Inside Hawaii's Music Business
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New Idea to Sustain Hawaii’s Music
Kuuipo Kumukahi understands the challenges of the music business.
Photo: David Croxford
She has been performing since high school and still plays several gigs a week. She also records often, has won numerous Na Hoku Hanohano Awards, and works with the Hawaiian Academy of Recording Artists and the Hawaiian Music Hall of Fame. Yet, she says, she still works at her “day job” as director of a facility for ARC, the Association of Retarded Citizens.
The four-time president of HARA says the academy has no official statistics on the local music business and its role in the overall economy. But, she says, the industry’s importance is reflected in the success and popularity of the Na Hoku awards, which are produced by HARA, and the success of Hawaiian music in the Grammy Awards.
Kumukahi has some thoughts on funding and growing the music industry. “Each May, HARA sponsors the Mele Mei, with a month of almost daily workshops, free performances and concerts. We work with (tour operator) Kintetsu Japan. They bring big groups for the events,” she says.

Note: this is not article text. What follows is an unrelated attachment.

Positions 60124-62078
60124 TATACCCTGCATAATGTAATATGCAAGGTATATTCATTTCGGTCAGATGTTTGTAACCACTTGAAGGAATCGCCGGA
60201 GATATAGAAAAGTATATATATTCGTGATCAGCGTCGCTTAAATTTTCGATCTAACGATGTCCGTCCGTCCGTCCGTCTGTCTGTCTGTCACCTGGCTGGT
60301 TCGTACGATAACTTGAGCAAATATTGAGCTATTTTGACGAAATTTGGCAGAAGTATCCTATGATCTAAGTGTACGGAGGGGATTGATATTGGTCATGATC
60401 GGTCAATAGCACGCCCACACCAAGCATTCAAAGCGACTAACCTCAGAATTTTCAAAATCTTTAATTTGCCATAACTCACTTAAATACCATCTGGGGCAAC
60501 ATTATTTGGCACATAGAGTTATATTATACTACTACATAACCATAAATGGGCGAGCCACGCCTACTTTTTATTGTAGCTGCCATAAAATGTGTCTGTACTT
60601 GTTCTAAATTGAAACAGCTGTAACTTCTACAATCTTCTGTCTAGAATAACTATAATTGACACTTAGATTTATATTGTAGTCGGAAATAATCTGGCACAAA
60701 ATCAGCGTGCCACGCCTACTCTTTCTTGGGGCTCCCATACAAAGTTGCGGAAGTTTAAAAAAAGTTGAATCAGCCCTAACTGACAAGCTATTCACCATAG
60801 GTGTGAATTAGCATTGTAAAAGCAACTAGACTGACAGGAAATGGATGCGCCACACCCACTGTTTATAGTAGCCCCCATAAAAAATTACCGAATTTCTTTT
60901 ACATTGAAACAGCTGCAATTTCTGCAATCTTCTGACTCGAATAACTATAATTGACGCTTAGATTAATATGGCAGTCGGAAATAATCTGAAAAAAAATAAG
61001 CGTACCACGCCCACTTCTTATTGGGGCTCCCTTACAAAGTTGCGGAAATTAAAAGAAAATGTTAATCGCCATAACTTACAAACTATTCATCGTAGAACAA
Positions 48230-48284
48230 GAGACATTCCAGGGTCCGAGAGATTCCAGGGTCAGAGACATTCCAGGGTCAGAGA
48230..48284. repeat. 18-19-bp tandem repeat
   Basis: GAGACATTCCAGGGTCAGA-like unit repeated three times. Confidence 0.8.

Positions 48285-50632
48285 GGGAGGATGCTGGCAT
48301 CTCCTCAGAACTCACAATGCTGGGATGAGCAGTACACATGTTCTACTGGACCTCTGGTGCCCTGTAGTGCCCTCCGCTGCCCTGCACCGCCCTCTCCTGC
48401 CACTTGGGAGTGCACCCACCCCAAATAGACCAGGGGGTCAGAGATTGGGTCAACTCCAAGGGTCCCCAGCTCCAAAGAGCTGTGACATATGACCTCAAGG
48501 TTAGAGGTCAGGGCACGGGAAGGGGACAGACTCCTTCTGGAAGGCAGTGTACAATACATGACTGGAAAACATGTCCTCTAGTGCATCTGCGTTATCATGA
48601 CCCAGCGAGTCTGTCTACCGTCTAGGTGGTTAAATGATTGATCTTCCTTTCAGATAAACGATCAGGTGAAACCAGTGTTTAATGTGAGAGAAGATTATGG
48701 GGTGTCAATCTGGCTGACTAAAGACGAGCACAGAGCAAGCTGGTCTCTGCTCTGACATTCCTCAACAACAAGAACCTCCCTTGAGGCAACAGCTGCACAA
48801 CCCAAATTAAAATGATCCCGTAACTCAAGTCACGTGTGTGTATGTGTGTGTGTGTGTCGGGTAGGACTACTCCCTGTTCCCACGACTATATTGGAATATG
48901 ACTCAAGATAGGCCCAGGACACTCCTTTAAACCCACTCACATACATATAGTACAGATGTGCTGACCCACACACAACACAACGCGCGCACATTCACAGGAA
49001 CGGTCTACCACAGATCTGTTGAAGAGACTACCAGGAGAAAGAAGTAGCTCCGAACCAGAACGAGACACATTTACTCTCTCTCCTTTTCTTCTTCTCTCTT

In fact, Kintetsu brings groups to Hawaii all year and is only one of the many companies bringing in tour groups from Japan, Korea and other markets. The people come for hula and the music. “It is a package, the music, the dance, only from Hawaii,” Kumukahi says.
Her newest idea: a contribution of $1 per visitor from each of the hula and music tours so musicians can be paid. Not big money, but a little something for their work. The money could also fund programs to teach music to Hawaii’s youth and help them learn to survive in the music business. HARA could manage the funds, she says. “I am willing to take on whatever kuleana is necessary to make it happen.”
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